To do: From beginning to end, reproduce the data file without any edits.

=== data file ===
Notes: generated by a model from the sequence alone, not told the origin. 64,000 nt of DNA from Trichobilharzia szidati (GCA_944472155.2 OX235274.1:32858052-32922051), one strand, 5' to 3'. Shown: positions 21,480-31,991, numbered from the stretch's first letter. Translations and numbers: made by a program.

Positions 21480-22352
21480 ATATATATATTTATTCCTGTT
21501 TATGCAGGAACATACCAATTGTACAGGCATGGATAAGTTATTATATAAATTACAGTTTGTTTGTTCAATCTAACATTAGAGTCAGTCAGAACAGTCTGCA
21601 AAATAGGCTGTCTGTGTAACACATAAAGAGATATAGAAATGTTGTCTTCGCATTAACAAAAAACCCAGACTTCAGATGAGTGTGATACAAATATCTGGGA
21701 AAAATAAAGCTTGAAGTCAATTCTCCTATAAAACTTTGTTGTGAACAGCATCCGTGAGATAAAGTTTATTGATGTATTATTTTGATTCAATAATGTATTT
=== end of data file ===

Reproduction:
Notes: generated by a model from the sequence alone, not told the origin. 64,000 nt of DNA from Trichobilharzia szidati (GCA_944472155.2 OX235274.1:32858052-32922051), one strand, 5' to 3'. Shown: positions 21,480-31,991, numbered from the stretch's first letter. Translations and numbers: made by a program.

Positions 21480-22352
21480 ATATATATATTTATTCCTGTT
21501 TATGCAGGAACATACCAATTGTACAGGCATGGATAAGTTATTATATAAATTACAGTTTGTTTGTTCAATCTAACATTAGAGTCAGTCAGAACAGTCTGCA
21601 AAATAGGCTGTCTGTGTAACACATAAAGAGATATAGAAATGTTGTCTTCGCATTAACAAAAAACCCAGACTTCAGATGAGTGTGATACAAATATCTGGGA
21701 AAAATAAAGCTTGAAGTCAATTCTCCTATAAAACTTTGTTGTGAACAGCATCCGTGAGATAAAGTTTATTGATGTATTATTTTGATTCAATAATGTATTT